Effective Clinical Practice
Effective Clinical Practice, January/February 2002
Steven Woloshin, MD, MS, Lisa M. Schwartz, MD, MS
In this issue we take on a controversial question: Do the movies bear some responsibility in popularizing smoking? Some health advocates are concerned that the portrayal of smoking in the movies contributes to the perception that cigarettes are glamorous, sexy, cool, etc. and may therefore lead some children to try smoking. The study by Dalton and colleagues (1) indirectly supports this contention. Their findings suggest that by limiting access to R-rated movies (which typically depict alcohol and cigarette use in a positive light), parents can reduce the chance that their children try cigarettes or alcohol.
We hoped to present a debate about the pros and cons of using the movie ratings system to help limit childrens' exposure to on-screen smoking. Specifically, a debate between a noted antismoking advocate who suggests that all films with smoking be rated R (to keep children from seeing the films) and the head of the Motion Picture Association of America (MPAA)—the organization that issues movie ratings—who has resisted this suggestion. Unfortunately, after an initial expression of interest, the MPAA decided against participating in the debate, leaving Professor Glantz's argument unopposed.
Needless to say, not everyone accepts the claim that movies are an important influence on children's smoking behaviors. Moreover, the evidence supporting this claim is limited to a few observational studies; and all such research faces the difficult challenge of disentangling the effect of movies from adolescent personalities and parenting characteristics. Some may feel that movies are simply the wrong battleground for the fight against tobacco and may view Professor Glantz's suggested remedies as a troubling call for censorship. In the interest of balance, we encourage readers to consider both sides of the argument.
The movies are not the only industry under pressure to quit smoking. At their recent Geneva meeting, the World Health Organization (WHO) announced its campaign against tobacco, joining with top athletes and sports organizations in an attempt to eliminate tobacco advertising in the sports world. They argued that such advertising creates a "positive association between tobacco and the strength, speed, grace, success, fun and excitement of sports". (2) WHO members failed to ratify a global antitobacco treaty that would ban tobacco advertising, with the main opposition coming from the United States delegation that felt that such a ban would breach laws on freedom of speech. (3) Antismoking advocates will undoubtedly push to have this issue revisited in the near future. Meanwhile, we hope to see more research about the extent to which positive images of smoking encourage tobacco use in our patients.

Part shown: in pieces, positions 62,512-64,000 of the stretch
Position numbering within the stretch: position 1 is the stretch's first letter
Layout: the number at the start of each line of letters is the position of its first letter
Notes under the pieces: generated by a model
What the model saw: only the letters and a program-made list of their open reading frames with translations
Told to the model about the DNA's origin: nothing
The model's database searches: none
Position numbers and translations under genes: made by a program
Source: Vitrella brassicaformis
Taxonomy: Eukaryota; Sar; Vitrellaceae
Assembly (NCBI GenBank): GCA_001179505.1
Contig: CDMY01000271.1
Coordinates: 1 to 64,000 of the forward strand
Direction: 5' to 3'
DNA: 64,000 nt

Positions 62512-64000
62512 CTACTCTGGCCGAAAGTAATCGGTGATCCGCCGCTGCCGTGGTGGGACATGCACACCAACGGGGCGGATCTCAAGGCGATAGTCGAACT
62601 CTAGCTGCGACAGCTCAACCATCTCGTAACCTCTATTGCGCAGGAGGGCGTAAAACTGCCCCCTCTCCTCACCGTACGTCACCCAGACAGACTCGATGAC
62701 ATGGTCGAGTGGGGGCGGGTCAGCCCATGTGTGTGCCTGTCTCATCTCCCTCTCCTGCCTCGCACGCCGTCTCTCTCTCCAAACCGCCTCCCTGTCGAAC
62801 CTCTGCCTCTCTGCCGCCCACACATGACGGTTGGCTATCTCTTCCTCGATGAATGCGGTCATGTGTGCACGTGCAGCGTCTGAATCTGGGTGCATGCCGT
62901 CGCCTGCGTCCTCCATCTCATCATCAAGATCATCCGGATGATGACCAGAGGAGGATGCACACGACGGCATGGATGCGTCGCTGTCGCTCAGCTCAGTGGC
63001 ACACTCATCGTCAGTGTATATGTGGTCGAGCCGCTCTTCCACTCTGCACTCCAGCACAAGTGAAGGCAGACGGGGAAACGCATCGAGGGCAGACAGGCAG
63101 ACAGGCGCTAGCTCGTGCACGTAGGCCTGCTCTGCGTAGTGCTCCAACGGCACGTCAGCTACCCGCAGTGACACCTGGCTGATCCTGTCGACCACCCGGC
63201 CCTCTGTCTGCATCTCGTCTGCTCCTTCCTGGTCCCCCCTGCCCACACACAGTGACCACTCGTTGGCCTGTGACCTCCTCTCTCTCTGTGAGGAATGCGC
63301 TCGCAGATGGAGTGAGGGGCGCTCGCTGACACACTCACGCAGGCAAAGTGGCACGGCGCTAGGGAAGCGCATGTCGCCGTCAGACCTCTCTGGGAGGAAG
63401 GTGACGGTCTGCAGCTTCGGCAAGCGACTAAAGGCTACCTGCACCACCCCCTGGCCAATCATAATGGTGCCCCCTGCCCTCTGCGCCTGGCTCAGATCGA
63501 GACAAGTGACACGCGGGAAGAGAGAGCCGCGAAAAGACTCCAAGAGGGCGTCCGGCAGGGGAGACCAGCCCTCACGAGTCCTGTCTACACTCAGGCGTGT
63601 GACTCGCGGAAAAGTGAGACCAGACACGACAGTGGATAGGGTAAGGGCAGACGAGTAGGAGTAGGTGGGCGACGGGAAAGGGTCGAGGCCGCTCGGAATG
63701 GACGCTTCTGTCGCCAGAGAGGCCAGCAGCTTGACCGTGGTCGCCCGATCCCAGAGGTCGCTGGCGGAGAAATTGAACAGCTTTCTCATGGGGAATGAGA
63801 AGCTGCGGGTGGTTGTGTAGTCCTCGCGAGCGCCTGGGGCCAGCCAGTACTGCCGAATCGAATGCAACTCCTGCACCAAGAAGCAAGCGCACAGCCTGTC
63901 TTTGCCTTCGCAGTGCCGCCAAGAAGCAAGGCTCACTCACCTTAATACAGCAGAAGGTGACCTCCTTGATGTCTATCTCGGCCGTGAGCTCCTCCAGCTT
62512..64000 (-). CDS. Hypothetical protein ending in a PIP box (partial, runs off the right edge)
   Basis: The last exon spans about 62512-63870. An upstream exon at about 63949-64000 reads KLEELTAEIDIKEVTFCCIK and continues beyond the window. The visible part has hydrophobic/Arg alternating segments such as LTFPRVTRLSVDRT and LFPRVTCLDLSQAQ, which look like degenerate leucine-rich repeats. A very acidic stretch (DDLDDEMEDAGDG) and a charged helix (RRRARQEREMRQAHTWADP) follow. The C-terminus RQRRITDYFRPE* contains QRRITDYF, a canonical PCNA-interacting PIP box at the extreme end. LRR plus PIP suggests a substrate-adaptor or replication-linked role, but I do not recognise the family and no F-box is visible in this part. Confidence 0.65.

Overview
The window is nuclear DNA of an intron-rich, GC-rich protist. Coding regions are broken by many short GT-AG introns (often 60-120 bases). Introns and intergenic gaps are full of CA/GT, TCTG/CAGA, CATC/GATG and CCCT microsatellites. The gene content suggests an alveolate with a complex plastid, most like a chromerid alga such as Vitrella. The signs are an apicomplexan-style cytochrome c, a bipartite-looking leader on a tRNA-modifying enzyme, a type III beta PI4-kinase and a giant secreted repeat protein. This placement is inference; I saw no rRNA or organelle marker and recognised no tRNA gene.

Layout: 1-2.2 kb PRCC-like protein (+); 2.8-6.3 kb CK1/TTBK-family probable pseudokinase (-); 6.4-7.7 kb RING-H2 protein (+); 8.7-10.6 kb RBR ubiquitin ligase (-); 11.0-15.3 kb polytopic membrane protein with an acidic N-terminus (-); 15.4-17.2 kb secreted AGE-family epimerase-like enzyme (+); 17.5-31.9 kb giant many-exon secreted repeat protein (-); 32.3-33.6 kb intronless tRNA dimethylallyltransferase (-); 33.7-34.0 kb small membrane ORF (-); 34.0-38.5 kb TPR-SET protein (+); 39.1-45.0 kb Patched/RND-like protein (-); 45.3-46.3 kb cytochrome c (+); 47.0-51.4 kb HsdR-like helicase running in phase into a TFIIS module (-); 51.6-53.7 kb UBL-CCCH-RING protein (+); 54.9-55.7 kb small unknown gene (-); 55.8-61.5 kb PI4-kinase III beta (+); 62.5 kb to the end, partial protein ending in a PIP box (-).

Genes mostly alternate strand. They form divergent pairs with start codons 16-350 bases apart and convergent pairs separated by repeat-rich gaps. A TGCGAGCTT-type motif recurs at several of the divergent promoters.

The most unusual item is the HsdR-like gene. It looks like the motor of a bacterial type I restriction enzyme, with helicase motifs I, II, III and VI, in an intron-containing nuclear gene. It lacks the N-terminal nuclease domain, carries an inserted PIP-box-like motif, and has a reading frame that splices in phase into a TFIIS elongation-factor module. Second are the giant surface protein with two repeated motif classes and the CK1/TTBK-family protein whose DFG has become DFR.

As always, we invite your opinion on these issues.
1. Dalton MA, Ahrens MB, Sargent JD, Mott LA, Beach ML, Tickle JJ, Heatherton TF. Correlation between use of tobacco and alcohol in adolescents and parental restrictions on movies. Eff Clin Pract. 2002;1:1-10.
2. Olson E. Health and sports officials join in world fight against smoking. New York Times;23 November. 2001:A8.
3. Olson E. After U.S. objects, World fails to agree to curb smoking ads. New York Times;28 November. 2001:A5.